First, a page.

1. I've heard that solar panels take more energy to produce than they collect over their lifetime, is that true?
A: No, that's a persistent myth, which comes from the very beginnings of the use of photovoltaics. Todays's panels earn back the energy required to make them in about 1.5 to 3 years, depending on the specific technology. Given that they can be expected to operate for 25 or more years, there is time enough to earn back the energy invested - plus a very healthy "energy dividend".
2. Wouldn't it take vast amounts of land if one wanted to cover more than a small fraction of a country's power needs from photovoltaics?
A: No, actually it would not take much land. Generating 10% of the power consumed in the UK - maybe a realistic interim target for photovoltaics - would require only about 0.5% of the land surface area of the UK. In sunnier countries it's even less, and because the power can be generated where it is also used, then transmission losses are also eliminated.
3. Where can photovoltaic systems be built?
A: Large industrial-scale systems are invariably ground-mounted. Smaller commercial generators are installed on large roofs such as airports or factories, on sound barriers along rail tracks of motor ways, on top of car parks or simply on the ground. What's required is a space with little to no shading, a stable surface to build the system on, someone or something that needs power - or access to the electricity grid.
4. Wouldn't hail or lightning destroy a photovoltaic system?
A: Photovoltaic modules use glass that can withstand hail. They are designed to withstand the impact of ice projectiles with diameters from 12.5 to 75mm and a velocity of up to 140 km/h. Lightning strikes represent a risk to any electrical system, not only in the event of a direct hit, but because the electromagnetic fields that accompany lightening can induce currents. It is important to design a photovoltaic system with adequate lightning protection - which can be done.
5. What is thin film photovoltaics?
A: Every photovoltaic module has a light-absorbing layer, where the conversion of light to electric current happens. Most modules installed today use cells where this layer is about 0.2 mm thick. Thin film photovoltaics uses significantly thinner light-absorbing layers, to gain a manufacturing cost advantage. However, so far this comes at the expense of some efficiency. Therefore, a thin film installation requires a somewhat larger area. Which technology is "better" needs to be decided on a project by project basis.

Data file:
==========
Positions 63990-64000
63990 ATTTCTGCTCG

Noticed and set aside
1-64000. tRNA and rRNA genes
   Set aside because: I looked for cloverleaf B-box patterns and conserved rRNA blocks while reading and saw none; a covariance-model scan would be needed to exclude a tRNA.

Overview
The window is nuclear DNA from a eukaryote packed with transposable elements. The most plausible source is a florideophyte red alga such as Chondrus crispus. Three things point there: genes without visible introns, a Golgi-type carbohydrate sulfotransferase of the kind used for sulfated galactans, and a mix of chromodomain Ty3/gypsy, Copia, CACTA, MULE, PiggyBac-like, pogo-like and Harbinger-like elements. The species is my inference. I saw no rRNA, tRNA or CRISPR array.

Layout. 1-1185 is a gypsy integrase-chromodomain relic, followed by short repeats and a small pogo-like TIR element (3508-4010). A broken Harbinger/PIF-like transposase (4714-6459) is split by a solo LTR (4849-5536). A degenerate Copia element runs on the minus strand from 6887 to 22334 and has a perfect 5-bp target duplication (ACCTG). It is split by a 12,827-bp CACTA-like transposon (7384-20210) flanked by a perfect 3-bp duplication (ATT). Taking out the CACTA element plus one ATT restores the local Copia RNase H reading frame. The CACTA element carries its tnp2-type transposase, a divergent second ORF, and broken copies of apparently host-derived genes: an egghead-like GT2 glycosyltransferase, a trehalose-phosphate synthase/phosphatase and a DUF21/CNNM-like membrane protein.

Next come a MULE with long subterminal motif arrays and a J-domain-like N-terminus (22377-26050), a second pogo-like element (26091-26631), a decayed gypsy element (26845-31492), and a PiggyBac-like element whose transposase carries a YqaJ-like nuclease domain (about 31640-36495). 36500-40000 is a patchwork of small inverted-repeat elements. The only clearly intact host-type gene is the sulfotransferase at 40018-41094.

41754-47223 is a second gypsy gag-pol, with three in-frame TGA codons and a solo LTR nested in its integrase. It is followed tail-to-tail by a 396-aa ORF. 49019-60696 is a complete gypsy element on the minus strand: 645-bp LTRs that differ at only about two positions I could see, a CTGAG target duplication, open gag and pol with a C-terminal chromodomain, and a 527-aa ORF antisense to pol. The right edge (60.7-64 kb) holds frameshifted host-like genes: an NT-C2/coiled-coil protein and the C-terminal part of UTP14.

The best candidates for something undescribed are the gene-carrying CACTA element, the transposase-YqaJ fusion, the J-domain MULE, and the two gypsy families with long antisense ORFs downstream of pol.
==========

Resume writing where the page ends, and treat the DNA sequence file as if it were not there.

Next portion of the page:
6. Does a photovoltaic system need to be washed regularly?
A: Usually not. Regular rainfall in areas such as in Europe is enough to keep the panels clean throughout the year so washing can be done annually. Dustier countries such as in Africa or the Middle East will require more frequent cleaning to avoid reducing yield.
7. How much CO2 does a photovoltaic system save?
A: For the UK, a photovoltaic system of one megawatt capacity would save about 500 tons of CO2 per year. That's the total CO2 emissions of about 60 average citizens.
8. Won't the cost of photovoltaic come down in the future? Why build systems now? Maybe we should wait a little longer.
A: The cost of commodity-based energy also fluctuates, so if you think oil and gas prices will fall and stay low for the next 20-25 years, then your economic justification for solar generation may be less compelling. With the easy and cheap oil, gas and coal reserves being depleted however, we think it is more likely that the cost of fossil fuel energy will continue to increase. Many companies we speak to agree and they look to buy solar electricity to protect themselves (or "hedge") against rising energy costs. Furthermore, in countries where renewable energy attracts government support or subsidies, the trend is for these to be reduced as the cost of solar equipment declines. Our view is that if solar electricity is already economically viable for your particular situation, lock those savings in now!
9. Why install photovoltaics in countries such as the UK? Wouldn't it make more sense to install this technology in sunnier countries, and transmit the power?
A: Yes and no. Clearly, photovoltaic systems installed in Greece or Spain have higher yields - about 1.5 times higher than in the UK. On the other hand, installing generation capacity close to demand has advantages because it eliminates transmission losses, and improves the resiliance of the electricity network. Also, large-scale solar generators create both direct and indirect local jobs.
10. Does a photovoltaic system cause electromagnetic pollution?
A: Like any electricity conducting installation, photovoltaic systems cause measurable electromagnetic waves and fields in their immediate environment. However, at a distance of about half a meter, the magnetic fields are weaker than the Earth's natural magnetic field. Also, at night, there is no electricity generated and therefore, there are no fields or waves at all.
Some answers to questions that often come up